Manufacturer with intuitive menus?

Started 2 months ago | Questions thread
saltydogstudios Senior Member • Posts: 2,175
Re: Manufacturer with intuitive menus?

Green Lens Creations wrote:

rb61 wrote:

Is there one camera manufacturer that stands out as a leader when it comes to intuitive menus?

Please ignore, if possible, stratospheric priced cameras.


I’ve used basically every brand out there and when it comes to practicality, design, ergonomics, and interface — Nikon hands down takes the cake

I would consider how you will be using the camera and what your needs are, but if you are concerned about being able to adjust settings on a whim I find Nikon to be the best designed, and that’s why I use them to this day

If you have not yet invested in a camera system and aren’t yet “married” to one, go to a store and handle a few different brands and see for yourself. Once you start investing in lenses it’s pretty impractical to have multiple bodies with different mounts so it’s hard to turn back (although not impossible, you can always sell your gear and switch, but you will obviously lose some money)

I do want to add that Nikon gets a lot of flak nowadays because they have lagged behind in tech development. A series of decisions made by the company dating all the way back to the late 60’s/early 70’s have caused them to give up a large market share to Canon and now Sony which both make excellent cameras, and tend to be more on the cutting edge of innovation.

This is true - Nikon prefers backwards compatibility over chasing the shiny new feature.

And I agree their system is the most intuitive (as described earlier in this thread).

In the mid 80s Canon changed their lens mount to accommodate autofocus. Nikon made only minimal changes to their lens mount & as a result Canon completely won the sports crowd. Back then the camera was just an interface between the film and lens - so autofocus was a huge reason to upgrade.

A similar story happened in the 70s with "auto index" (auto exposure modes) with Nikon ensuring maximum backwards compatibility.

Nikon however tends to be slower to introduce new things, but has a long history of perfecting the important breakthroughs and implementing them in some of the most effective and best designed ways.

There was a time when Nikon and Canon kept leapfrogging each other in terms of features/innovation.

Canon with video. 5Dmk2

Nikon with high ISO. D700

Nikon with high megapixels (I think it was Nikon first here?).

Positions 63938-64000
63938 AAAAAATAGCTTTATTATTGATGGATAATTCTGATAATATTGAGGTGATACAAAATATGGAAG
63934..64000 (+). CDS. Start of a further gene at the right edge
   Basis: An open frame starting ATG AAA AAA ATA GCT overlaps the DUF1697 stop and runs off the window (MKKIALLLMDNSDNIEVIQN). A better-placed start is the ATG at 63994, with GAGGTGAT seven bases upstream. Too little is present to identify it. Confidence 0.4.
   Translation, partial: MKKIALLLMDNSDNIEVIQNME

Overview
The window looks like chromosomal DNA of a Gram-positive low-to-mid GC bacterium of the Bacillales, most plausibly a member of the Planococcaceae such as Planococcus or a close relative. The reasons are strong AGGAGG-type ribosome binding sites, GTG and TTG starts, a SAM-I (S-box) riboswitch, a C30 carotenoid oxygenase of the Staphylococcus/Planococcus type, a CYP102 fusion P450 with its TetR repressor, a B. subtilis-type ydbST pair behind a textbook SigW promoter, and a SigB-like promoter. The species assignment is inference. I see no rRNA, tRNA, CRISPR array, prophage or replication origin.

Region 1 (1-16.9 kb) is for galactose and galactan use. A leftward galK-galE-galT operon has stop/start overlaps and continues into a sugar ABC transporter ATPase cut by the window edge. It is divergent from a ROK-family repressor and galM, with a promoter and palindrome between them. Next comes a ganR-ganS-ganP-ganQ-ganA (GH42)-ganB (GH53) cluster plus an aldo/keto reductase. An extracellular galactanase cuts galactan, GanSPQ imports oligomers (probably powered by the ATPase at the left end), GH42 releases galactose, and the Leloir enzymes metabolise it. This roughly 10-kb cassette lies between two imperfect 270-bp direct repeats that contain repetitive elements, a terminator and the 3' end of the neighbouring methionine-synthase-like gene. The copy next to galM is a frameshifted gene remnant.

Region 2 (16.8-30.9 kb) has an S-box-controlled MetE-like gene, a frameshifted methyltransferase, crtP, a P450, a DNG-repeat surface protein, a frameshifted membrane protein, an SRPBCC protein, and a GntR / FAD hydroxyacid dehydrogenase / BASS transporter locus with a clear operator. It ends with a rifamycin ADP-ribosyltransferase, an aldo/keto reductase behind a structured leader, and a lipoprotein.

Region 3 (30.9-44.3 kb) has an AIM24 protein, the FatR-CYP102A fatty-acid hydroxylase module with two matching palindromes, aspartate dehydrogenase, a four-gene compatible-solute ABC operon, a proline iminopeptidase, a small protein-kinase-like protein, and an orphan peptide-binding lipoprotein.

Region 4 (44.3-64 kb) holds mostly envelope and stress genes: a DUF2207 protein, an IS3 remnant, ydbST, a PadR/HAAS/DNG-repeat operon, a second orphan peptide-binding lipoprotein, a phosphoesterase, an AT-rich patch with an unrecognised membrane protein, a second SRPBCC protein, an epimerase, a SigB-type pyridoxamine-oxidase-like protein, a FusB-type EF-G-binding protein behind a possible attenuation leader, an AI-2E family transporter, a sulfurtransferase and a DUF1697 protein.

I would be jealous of Canon users for a few years until Nikon would come out with something cool and then Canon users would be jealous of Nikon users. And on and on.

Meanwhile Sony just kept chugging away in the background and would eventually eat both of their lunch by being Mirrorless when they were still completing on DSLR specs.

They also have some of the best glass on the market, and their new Z-system I believe will help they stay competitive in the ever evolving mirrorless market despite their recent money woes. I believe Nikon user’s patience will eventually be repaid with a Z8 or Z9 release with the same tech as an A7Riv but with the ergonomics and design you would want in a camera and a D6X with the tech of a 1DXiii. All in all though one of the main things that keeps me away from Sony systems is the menu design, overall controllability and comfort - but everyone is different

Lenses are assets that either depreciate slowly or keep and sometimes gain value. A few lens mounts disappear and/or are too fiddly to make adapting worthwhile. (Contax)

Cameras are electronics and are subject to all the market forces of any other electronics - they're expenses.

Invest in lenses. Buy the cheapest camera that makes sense for your budget/desired specs level that will support the lenses. you want to use.

Nikon makes great glass, but Canon has the 50mm f/1.2 with autofocus (Nikon's is manual focus) and the 85mm f/1.2 - which Nikon doesn't have a version of. I've heard the 85mm f/1.2 described as "the kind of lens that keeps photographers loyal to a brand."

f/1.2 isn't that far from f/1.4 but if you want that extra bit of "not in focus" that only an f/1.2 can give you - Canon is the platform. It's telling that these are among their first R Mount lenses.

Nikon has the 105 and 135 DC (defocus control) lenses, which they have a patent on so I don't think anyone's copied that.

I think also Nikon has the least 3rd party lens support because they're the stingiest with their autofocus protocols.

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